Latest in Gaming

Image credit:

Review: God of War III

Justin McElroy

You know how Kratos' battle against the gods of Olympus is known for its massive, insane action sequences spread throughout? Well, some genius (or likely several geniuses) at Sony's Santa Monica Studio had the brilliant idea of making a whole game just out of those incredible moments. It was rare that I went 15 minutes without my jaw dropping at the immense size, stunning beauty or sheer creativity of the set piece I was now scaling or destroying.

I'm willing to agree that God of War III is just "God of War HD," provided that "HD" stands for "Holy Shit."

Gallery: God of War 3 | 21 Photos

Oh, God of War III's basic combat is very similar to the first games, you'll find no argument here. You're still spinning around like a murder carousel with two swords on chains, mowing down hordes of mythological creatures. It looks better than it ever has before (or indeed, better than most any other game on the market), but the basic idea is essentially unchanged. That said, the concept has aged really well -- a rarity in this industry -- especially accounting for all those other games that have tried to ape God of War's combat flow with varying degrees of success.

It's where and how that combat is used that really makes God of War III special. Even though it's the same as always "Square-button for light attacks, Triangle for heavy" inputs, you can't even feign disinterest when you're using those combinations of attacks to rip a skyscraper-sized Titan's fingernail off to keep it from squishing you.

Speaking of: Oh crap, the Titans! Fighting gods is okay, but it's not a huge step forward for the genre. But when Gaia and her Titans turn on you in the game's opening minutes, and you have to switch to murdering these ambulatory mountains throughout, it becomes like ... a "David and Goliath" situation (except, thankfully, David in this case is a chain-sword toting, living action figure). That's a really clichéd way to express the scale of battle in God of War III, but it's better than the series of disbelieving grunts I managed to eke out while I was playing.

Look at that murder! Just look at it!

I'm not a huge graphics guy, but I was in constant awe of just how good God of War III looks. When Kratos pulls off some of his devastating, room-clearing attacks, sending sparks and smoke and fire and blood in every direction ... well, you've been told you've got godlike abilities throughout the series, but this is the first time you really feel it.

On the rare occasions that the game pulls away from the slice-'em-up action and fantastic boss fights, it's still effortlessly successful. There are segments where Kratos uses Icarus' wings to soar or descend through chaos, avoiding bits of rubble and fire, that are as exciting as anything you'll play this year. What's evident is that God of War III doesn't lean on these moments -- it doesn't need to. The game is that good of an experience, top to bottom.

The only glaring issue I see with God of War III is the muddled morality of its protagonist. I get that Kratos is launching a one-man war against the gods that wronged him, but there's a lot of collateral damage along the way. I understand that "Special K" is ticked about being tricked into murdering his wife and daughter, but not all of the gods he's decapitating and de-limbing really deserve this fate, right? It's like these gods were all on the same email thread, and it probably occurred to some of them to reply to say that betraying a giant murderous Spartan didn't sound like such a hot idea, but then they just got busy doing godlike stuff and forgot to respond. I get it. It's lazy. But to get murdered for it?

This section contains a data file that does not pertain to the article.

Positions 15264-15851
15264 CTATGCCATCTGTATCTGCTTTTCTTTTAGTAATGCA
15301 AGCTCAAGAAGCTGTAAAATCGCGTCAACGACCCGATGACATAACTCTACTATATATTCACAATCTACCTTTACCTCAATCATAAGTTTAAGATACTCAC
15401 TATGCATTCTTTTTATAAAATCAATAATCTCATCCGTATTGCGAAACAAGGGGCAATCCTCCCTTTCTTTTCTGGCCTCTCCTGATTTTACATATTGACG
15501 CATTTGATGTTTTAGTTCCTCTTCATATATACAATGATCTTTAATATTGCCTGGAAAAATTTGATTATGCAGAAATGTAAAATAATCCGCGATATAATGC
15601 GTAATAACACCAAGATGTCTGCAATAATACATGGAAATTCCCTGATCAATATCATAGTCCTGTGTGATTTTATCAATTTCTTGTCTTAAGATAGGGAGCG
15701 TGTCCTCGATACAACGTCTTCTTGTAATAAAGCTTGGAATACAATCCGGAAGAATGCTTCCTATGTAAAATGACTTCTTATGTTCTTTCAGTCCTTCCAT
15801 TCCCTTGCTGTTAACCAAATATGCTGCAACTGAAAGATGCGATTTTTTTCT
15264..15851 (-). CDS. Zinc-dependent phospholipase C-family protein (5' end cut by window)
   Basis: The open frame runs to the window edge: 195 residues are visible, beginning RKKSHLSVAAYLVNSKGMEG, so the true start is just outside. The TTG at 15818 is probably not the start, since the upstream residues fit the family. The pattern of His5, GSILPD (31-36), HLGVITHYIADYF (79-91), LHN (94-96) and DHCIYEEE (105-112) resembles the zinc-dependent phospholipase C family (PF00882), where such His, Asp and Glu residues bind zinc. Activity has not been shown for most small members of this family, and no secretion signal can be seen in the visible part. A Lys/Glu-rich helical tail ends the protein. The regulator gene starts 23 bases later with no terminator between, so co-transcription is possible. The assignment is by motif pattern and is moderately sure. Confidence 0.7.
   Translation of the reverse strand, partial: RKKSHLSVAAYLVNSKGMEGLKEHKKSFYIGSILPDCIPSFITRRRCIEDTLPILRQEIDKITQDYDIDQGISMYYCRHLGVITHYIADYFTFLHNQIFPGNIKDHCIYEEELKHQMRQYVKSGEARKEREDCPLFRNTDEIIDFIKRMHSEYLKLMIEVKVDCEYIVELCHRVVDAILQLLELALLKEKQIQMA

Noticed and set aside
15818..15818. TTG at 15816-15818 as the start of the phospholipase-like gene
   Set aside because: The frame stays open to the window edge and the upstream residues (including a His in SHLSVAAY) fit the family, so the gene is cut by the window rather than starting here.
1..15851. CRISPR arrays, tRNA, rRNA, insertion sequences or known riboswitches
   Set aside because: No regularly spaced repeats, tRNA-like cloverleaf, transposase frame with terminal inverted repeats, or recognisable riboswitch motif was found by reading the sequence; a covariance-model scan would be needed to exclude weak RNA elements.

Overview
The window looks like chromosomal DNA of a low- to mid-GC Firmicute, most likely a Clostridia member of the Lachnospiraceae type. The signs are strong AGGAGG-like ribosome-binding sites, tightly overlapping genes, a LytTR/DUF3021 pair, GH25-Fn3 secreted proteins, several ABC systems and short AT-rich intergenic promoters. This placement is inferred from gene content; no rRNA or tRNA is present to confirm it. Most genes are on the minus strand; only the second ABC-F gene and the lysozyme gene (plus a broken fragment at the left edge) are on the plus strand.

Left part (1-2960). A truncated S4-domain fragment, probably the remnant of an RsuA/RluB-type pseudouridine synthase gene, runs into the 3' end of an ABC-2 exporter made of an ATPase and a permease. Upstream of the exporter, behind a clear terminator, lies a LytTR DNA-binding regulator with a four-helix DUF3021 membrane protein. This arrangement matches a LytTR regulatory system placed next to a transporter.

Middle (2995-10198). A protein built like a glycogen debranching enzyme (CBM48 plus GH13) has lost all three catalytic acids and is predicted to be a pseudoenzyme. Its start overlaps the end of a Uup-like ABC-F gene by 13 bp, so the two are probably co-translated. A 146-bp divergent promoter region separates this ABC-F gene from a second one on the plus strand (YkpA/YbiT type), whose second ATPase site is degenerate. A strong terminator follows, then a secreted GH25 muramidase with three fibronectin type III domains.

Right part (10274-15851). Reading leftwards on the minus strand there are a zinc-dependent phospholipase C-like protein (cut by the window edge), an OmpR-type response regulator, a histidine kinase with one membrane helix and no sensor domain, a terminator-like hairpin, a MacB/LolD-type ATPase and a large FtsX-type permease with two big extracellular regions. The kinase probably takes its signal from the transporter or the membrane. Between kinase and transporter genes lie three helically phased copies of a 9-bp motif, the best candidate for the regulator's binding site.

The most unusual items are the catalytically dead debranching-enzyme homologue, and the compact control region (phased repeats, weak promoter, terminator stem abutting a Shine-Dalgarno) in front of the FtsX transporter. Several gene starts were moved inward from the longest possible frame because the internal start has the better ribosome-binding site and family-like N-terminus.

The revenge story could have worked with different presentation, but by God of War III we're so far removed from Kratos' original tragedy that it's hard to not see him as just a common thug. This narrative flaw doesn't ruin the game -- it's hardly a distraction in the frenzied midst of battle. But the amazing action sequences could have had a lot more residual impact if I'd been sold on Kratos' mission of vengeance rather than thinking about what a creep he was after eviscerating everything.

"Wow, you're holding a lot of tension in your scalp. Work stressing you out?"

More problematic for God of War III is that much of the "collateral damage" I referred to manifests as an unsettling streak of violence against women. Not just violence against women, but against (human) women that have been sexualized and made to appear defenseless. This thread may have been present in the previous entries in the series, but, for me, it was especially notable this time around. I've killed countless e-people, in all manner of disturbing ways, so I can't condemn God of War III too harshly, but there were times when I was nauseated enough by Kratos' actions that I was momentarily distracted from having fun. Maybe this is Santa Monica Studio's intention, but if there is a "lesson" here, I certainly didn't get it.

While this was an issue for me, I can't imagine it's the sort that's going to make too many put down the controller. It is, after all, just one misstep in what is still one of the most astounding action experiences of the console generation.

God of War III is billed as the final chapter in Kratos' story, and it's a shame, because this is the iteration that took me from liking the series to loving it. On the other hand, I'm not sure I would have had the same reaction if the game hadn't been the world-destroying, everything-and-the-kitchen-sink, leave-nothing-for-the-swim-back adventure it was. The series has always been fun, but this is the God of War you have to play.

Editor's note: This review is based on early PS3 review code provided by SCEA.

From around the web

ear iconeye icontext filevr